**1. Relative Cell References**

In Excel, a cell reference is by default a relative reference. The reference to a cell is relative to the location of the cell you refer to it from in a formula. So, when you use **relative cell** **references** in a function, the references change when you copy the formula into another cell. And the updated references will be relative to the new cell location.

**2. Absolute Cell References**

Absolute references in excel ensure **locking cell references**. An absolute reference in a function does not change when you move or copy the formula into another cell. In the formula, you will have to insert the ‘**$**’ symbol before the row and column coordinates of the cells for which you wish to create **absolute cell references**.

**3. Mixed Cell References**

Mixed references in excel also allow **locking cell references**. However, you can keep the cell row or column static at a time by inserting the ‘**$**’ symbol before the specific cell coordinate in the formula. The other part, which is non-static, remains relative and changes according to the location of the cell where you copy or move the formula.

**Switch Between Different References Types**

You can use the **F4** key to switch between various cell references in excel. It is the shortcut method, and the steps are as follows:

- First, select the cell with the formula where you wish to update cell references.
- Select the specific cell reference in the
**Formula Bar**and press the**F4**. - Keep pressing the
**F4**key until you have the cell reference type you want to use in the formula. For instance, if the cell reference is initially relative, you need to press the**F4**key once to make the reference absolute. On pressing it twice, you will have the cell row constant, and when you use the key for the third time, the cell column becomes static. In this way, you can have mixed cell references. Finally, the cell reference becomes relative again when you press the**F4**key for the fourth time.

You can also switch between the three cell reference types by manually adding or removing the ‘**$**‘ symbol in front of the cell coordinates in the formula. But, again, it will depend on the references you want to use as constants and non-static while applying and copying a formula into other cells.

**Circular Reference**

You get a circular reference in excel when you have a formula that refers to its cell. Such cell references in excel can be either direct or indirect.

You can allow circular references in Excel. Select **File** > **Options** > **Formulas** and enable the **Enable iterative calculation** option below.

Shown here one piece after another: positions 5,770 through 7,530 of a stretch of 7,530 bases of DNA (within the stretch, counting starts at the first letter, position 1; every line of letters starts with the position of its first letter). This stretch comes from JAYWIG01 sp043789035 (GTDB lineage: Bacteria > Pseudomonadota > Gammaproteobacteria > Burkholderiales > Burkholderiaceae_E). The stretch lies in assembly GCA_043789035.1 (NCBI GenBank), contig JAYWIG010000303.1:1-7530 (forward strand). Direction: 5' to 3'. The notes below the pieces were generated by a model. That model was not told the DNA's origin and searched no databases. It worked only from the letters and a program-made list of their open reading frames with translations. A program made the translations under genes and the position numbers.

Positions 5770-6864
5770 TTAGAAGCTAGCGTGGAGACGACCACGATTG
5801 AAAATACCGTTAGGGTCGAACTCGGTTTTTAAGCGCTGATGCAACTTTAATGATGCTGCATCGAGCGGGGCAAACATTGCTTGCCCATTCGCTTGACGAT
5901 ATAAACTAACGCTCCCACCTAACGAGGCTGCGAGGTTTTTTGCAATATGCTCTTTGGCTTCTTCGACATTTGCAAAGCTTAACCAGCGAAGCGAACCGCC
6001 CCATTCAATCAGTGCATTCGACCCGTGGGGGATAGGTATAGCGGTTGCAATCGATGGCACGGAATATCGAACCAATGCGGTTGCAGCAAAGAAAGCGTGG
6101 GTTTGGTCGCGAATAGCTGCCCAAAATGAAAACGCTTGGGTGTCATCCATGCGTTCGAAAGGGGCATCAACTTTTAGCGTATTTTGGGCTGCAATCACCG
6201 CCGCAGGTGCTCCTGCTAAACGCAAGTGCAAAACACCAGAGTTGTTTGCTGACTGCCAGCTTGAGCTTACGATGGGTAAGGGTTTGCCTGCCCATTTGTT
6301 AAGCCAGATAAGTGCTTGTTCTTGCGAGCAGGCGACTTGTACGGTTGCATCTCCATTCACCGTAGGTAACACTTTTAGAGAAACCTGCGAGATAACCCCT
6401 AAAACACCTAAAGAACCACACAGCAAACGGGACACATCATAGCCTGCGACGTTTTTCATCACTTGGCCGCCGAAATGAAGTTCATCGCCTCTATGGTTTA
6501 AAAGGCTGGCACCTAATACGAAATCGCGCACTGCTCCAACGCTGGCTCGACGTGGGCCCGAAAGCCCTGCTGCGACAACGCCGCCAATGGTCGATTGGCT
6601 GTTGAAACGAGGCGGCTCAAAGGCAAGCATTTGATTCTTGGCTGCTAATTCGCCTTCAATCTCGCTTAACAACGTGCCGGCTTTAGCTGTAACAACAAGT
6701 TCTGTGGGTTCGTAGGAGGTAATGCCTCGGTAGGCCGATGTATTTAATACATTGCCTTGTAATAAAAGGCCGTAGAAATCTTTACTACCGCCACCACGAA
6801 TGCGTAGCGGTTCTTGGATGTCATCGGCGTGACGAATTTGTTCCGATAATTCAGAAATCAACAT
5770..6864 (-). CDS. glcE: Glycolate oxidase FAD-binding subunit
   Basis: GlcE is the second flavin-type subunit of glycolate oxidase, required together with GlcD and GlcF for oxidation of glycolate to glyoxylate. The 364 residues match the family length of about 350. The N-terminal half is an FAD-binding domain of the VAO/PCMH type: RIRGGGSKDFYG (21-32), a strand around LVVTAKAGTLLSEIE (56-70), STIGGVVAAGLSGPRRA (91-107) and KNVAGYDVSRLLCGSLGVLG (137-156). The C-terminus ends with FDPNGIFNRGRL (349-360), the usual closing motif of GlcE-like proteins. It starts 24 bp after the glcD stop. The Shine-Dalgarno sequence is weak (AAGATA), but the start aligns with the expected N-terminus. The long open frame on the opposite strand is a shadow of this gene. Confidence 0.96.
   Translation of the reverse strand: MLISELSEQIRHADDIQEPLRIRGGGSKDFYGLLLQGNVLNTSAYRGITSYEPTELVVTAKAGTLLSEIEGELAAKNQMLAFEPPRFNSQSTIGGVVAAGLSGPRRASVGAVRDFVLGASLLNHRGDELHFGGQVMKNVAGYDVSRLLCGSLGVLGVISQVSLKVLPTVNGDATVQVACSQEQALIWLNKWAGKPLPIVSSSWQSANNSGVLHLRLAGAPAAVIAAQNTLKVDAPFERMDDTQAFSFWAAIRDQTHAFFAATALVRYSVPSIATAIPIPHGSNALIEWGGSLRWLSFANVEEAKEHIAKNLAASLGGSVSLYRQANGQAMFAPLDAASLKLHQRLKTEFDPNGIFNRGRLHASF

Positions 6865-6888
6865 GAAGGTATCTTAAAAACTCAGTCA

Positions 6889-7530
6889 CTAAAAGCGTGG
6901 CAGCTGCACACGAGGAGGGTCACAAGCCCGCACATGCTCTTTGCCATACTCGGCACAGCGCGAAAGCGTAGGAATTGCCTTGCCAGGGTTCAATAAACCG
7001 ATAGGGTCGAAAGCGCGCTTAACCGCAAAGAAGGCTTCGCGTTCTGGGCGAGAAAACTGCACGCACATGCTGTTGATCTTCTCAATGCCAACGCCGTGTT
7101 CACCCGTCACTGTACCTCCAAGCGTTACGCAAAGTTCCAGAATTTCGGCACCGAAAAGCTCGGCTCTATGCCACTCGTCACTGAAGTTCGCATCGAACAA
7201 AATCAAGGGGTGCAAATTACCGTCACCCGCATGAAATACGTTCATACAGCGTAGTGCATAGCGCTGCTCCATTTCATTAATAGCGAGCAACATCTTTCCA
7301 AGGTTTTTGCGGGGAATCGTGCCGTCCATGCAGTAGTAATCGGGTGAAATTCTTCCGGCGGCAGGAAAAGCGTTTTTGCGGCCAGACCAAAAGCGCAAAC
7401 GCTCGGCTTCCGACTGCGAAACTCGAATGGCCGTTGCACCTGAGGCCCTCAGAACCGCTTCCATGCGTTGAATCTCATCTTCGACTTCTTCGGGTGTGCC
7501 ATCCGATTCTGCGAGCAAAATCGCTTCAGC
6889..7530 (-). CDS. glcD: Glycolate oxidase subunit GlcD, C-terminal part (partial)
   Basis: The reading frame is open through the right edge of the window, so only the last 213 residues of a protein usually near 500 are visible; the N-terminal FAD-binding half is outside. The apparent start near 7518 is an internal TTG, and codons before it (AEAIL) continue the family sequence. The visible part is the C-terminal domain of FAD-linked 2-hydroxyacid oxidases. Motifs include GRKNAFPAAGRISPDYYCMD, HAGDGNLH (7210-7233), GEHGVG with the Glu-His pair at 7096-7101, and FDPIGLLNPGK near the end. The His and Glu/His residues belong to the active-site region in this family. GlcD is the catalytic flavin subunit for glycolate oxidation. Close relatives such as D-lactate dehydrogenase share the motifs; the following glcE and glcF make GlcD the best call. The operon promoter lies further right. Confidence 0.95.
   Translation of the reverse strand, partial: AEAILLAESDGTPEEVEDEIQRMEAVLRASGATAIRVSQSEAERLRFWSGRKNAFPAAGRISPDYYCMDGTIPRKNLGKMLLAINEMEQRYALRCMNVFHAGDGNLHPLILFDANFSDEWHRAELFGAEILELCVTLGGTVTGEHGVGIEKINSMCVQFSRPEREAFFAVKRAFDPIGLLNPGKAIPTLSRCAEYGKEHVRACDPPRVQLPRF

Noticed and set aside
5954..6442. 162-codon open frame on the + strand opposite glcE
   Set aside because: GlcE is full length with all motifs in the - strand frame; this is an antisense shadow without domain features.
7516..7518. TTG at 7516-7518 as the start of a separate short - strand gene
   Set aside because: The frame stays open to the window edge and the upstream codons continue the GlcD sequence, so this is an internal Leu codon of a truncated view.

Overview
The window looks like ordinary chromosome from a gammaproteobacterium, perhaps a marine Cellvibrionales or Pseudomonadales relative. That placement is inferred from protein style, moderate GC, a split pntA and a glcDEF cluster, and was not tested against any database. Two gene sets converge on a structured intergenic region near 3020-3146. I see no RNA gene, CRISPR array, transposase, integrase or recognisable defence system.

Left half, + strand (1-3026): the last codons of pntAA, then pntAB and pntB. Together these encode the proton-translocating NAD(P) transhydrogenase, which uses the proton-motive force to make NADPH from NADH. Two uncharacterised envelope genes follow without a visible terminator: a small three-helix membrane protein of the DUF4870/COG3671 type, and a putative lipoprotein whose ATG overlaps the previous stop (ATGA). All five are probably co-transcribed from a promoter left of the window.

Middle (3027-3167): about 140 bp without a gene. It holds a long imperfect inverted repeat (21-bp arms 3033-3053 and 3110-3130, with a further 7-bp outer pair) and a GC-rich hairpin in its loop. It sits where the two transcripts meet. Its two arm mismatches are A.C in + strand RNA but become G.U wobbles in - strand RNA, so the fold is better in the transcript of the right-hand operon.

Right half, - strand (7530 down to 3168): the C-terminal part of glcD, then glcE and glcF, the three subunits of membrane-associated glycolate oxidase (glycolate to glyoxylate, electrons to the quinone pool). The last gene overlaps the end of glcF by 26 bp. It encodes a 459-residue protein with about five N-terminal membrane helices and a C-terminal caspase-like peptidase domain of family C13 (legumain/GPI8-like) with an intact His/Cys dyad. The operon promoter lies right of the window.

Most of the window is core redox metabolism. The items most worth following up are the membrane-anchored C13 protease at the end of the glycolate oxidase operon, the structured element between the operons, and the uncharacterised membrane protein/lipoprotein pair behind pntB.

Applying a circular reference formula will return a 0 or the last calculated value as the outcome.

Consider a scenario where you want to apply a formula in cell D5, which uses a reference to cell D5. You will get the following output:

However, you will get the below error message if you do not enable iterative calculation.

When you click **OK**, you will see the output as 0 with a message below the worksheet name, stating cell D5 has a circular reference, as shown below:

You can also check the **Circular References** option in the **Error Checking** drop-down option in the **Formulas** tab. And you can see the cell with a circular reference.

### Frequently Asked Questions (FAQs)

**How to use cell references in Excel?**

Enter the formula in the required cell with the ‘**=**‘ sign. If you have to refer to a cell in the function, type the cell row and column or select the cell. You can enter or select as many cells similarly per your calculation requirements.

You can use the A1 or R1C1 referencing style to denote cell coordinates in a formula.

**What are the 3 types of cell references in Excel?**

The three cell reference types are relative, absolute, and mixed.

**How to replace cell references in Excel?**

Select the cell or cell range if you have a formula applied and wish to replace a cell reference in the expression. Next, press **Ctrl + H **or click on the **Replace** option in the **Find & Select** drop-down option in the **Home** tab. The below window will pop up.

Enter the cell reference you want to replace in the **Find what** box and the cell reference you want as the replacement in the **Replace with** box. Also, select **Formulas** in the **Look in** box and click **Replace All** to update all reference instances in the formula.

**How to copy cell references in Excel?**

Suppose you want to copy a cell reference from one sheet to another. Then for referring to the cell in the formula in the other worksheet, the syntax you will use in the expression for cell referencing is:*Sheet_name!Cell_address*

And if it is a cell range, the syntax becomes:*Sheet_name!First_cell:Last_cell*

**Download Template**

This article must be helpful to understand the **Cell References** **in Excel**, with its formula and examples. You can download the template here to use it instantly.

### Recommended Articles

This has been a guide to Cell References in Excel. Here we explain their styles, types, how to create & change them with examples, & a downloadable template. You can learn more from the following articles –